Where are all of the nebulae ionized by supersoft X-ray sources?

February 01, 2016

The ultimate fate of low-mass stars, like our own Sun, is to exhaust the nuclear furnace in their cores, expel their extended atmospheres, and leave behind a hot remnant called a white dwarf. Left to their own devices, these objects will simply cool slowly over billions of years. However, if a white dwarf comes to accrete material from some stellar companion, it can become an incredibly luminous source of extreme UV and soft X-ray emission, a “supersoft X-ray source” or SSS. Such radiation is readily absorbed by any surrounding interstellar gas, producing emission line nebulae. Therefore, we would expect such nebulae to be found accompanying all supersoft X-ray sources. However, of all SSSs found in the past three decades, only one has been observed to have such a nebula. Clearly, something is amiss in our understanding of these incredible objects. Now, scientists at MPA and the Monash Centre for Astrophysics have pieced together the puzzle.

Artist's depiction of an accreting white dwarf

Under the right conditions, a white dwarf accreting hydrogen-rich matter from a binary companion can process all of this material through nuclear burning at its surface, with luminosities and temperatures of thousands of times that of our Sun (1038 erg/s and 105K-106K, respectively). First discovered more than 30 years ago by NASA's Einstein observatory, these close binary supersoft X-ray sources soon became favoured candidates for the progenitors of type Ia supernovae: as white dwarfs accrete material, they may grow to reach the Chandrasekhar mass limit and explode. However, testing this hypothesis by trying to find the true number of such objects has been complicated by the great ease with which the emitted extreme UV and soft X-ray photons are completely absorbed by even a modest amount of intervening interstellar matter.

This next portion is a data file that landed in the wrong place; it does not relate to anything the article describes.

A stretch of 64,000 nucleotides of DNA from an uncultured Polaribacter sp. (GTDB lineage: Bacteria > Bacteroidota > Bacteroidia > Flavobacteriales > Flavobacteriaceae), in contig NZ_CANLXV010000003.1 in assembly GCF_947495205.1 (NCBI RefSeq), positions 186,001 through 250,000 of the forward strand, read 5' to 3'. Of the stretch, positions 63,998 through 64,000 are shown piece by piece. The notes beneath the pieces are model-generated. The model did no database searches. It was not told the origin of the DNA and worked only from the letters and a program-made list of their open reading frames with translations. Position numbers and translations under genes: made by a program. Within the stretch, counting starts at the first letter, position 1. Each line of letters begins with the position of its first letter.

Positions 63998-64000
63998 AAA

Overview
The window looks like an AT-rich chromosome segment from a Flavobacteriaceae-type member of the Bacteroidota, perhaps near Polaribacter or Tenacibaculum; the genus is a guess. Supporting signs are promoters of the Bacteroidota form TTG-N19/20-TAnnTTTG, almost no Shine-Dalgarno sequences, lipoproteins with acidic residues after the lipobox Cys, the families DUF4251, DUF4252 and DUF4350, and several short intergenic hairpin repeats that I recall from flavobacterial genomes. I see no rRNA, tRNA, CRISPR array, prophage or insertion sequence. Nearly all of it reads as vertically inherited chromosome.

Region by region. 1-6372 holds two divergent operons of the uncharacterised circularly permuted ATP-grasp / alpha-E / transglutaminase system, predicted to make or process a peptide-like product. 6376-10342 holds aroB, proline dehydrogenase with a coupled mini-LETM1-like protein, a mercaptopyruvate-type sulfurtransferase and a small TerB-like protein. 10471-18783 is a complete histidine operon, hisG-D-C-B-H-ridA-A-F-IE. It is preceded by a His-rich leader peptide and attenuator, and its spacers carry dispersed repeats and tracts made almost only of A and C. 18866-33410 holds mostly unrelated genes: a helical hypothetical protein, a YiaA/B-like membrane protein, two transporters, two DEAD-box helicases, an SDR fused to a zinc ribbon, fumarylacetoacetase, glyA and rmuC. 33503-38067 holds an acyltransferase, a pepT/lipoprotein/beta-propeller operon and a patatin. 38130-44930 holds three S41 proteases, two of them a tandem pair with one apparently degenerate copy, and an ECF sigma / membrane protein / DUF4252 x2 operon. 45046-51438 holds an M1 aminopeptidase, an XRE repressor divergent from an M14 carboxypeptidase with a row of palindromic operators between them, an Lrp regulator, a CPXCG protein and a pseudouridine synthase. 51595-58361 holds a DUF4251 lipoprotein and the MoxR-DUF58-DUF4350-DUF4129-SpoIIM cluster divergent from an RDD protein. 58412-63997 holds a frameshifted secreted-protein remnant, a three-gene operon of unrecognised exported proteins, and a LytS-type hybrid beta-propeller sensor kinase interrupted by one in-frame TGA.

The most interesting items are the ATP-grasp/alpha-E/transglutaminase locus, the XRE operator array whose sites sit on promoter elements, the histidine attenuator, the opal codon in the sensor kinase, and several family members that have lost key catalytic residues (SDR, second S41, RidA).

Therefore, an alternative approach is to use this absorption and search for nebular emission lines in interstellar matter that is ionized by these hot, luminous sources [1,2]. However, narrow-band observations of the vicinity of supersoft X-ray sources in the Magellanic Clouds revealed only one such nebula [3]. This led to a vexing question: is there something very wrong in our understanding of the nature of these sources? Or is there something special about the interstellar environment of CAL 83, where the nebula was found, ­ and not every other SSS? This dilemma put emission line studies of supersoft X-ray sources largely on hold for the next two decades.

In their recent work [4], Tyrone Woods (formerly at MPA, now a research fellow at the Monash Centre for Astrophysics) and Marat Gilfanov (MPA) noted that the gaseous nebula surrounding CAL 83 is at least ten-fold overdense relative to the gas densities found in most of the volume of typical star-forming galaxies. The high surface brightness nebula of CAL 83 thus appears to be the result of a chance encounter of the accreting white dwarf with a region of initially cold, dense interstellar matter. Additional analysis of the size and distribution of cold dense clouds in galaxies (with the aid of mathematics borrowed from the study of concrete porosity) provided further support for this interpretation.

ISM density (vertical axis) required to produce a detectable nebula ionized by a accreting white dwarf (2x10^5 K, with bolometric luminosity L, horizontal axis). The three lines denote a signal-to-noise ratio of 50, i.e. clear detection, for 150, 1500, and 9000 seconds total integration times using the Magellan Baade telescope. For reference, the inferred density and time-averaged luminosity of CAL 83 is also shown.

Most supersoft X-ray sources are likely to lie in much lower density media, with correspondingly lower surface brightness nebulae, which extend to larger radii (up to more than 100 parsecs, compared with 10 parsecs for CAL 83). Even though such nebulae are below the detection threshold of past observations, they are detectable given modest integration times with large modern telescopes such as Magellan or the VLT (see fig. 2).

This not only re-opens a channel for the study of close binary supersoft X-ray sources; given that the decay time for any SSS nebula will be on the order of ten thousand to a hundred thousand years, one may also search for “fossil” nebulae surrounding the sites of SSSs, which have long since stopped accreting. In particular, this includes those that may have exploded as type Ia supernovae in the recent past and in our cosmic neighbourhood. This means that one should be able to resolve the surrounding nebula and inner supernova remnant separately. A deep narrow-band search using the Magellan Baade telescope is already underway, and we may soon measure (or tightly constrain) the temperatures and luminosities of the progenitors of nearby type Ia supernova remnants.

Woods, T. E., & Gilfanov, M.

 

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